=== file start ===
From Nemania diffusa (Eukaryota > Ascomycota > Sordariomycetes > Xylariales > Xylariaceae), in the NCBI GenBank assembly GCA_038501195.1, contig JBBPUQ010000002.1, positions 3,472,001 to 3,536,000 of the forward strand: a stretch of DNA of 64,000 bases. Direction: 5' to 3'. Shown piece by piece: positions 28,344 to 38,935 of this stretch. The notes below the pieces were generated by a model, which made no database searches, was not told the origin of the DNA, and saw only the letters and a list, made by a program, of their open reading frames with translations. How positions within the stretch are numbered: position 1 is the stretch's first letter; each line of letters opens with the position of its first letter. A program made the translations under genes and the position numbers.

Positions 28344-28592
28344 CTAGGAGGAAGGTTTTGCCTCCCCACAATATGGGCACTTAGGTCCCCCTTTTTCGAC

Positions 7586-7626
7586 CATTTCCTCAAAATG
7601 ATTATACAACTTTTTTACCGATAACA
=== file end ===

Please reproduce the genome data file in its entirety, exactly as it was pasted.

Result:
From Nemania diffusa (Eukaryota > Ascomycota > Sordariomycetes > Xylariales > Xylariaceae), in the NCBI GenBank assembly GCA_038501195.1, contig JBBPUQ010000002.1, positions 3,472,001 to 3,536,000 of the forward strand: a stretch of DNA of 64,000 bases. Direction: 5' to 3'. Shown piece by piece: positions 28,344 to 38,935 of this stretch. The notes below the pieces were generated by a model, which made no database searches, was not told the origin of the DNA, and saw only the letters and a list, made by a program, of their open reading frames with translations. How positions within the stretch are numbered: position 1 is the stretch's first letter; each line of letters opens with the position of its first letter. A program made the translations under genes and the position numbers.

Positions 28344-28592
28344 CTAGGAGGAAGGTTTTGCCTCCCCACAATATGGGCACTTAGGTCCCCCTTTTTCGAC

Positions 7586-7626
7586 CATTTCCTCAAAATG
7601 ATTATACAACTTTTTTACCGATAACA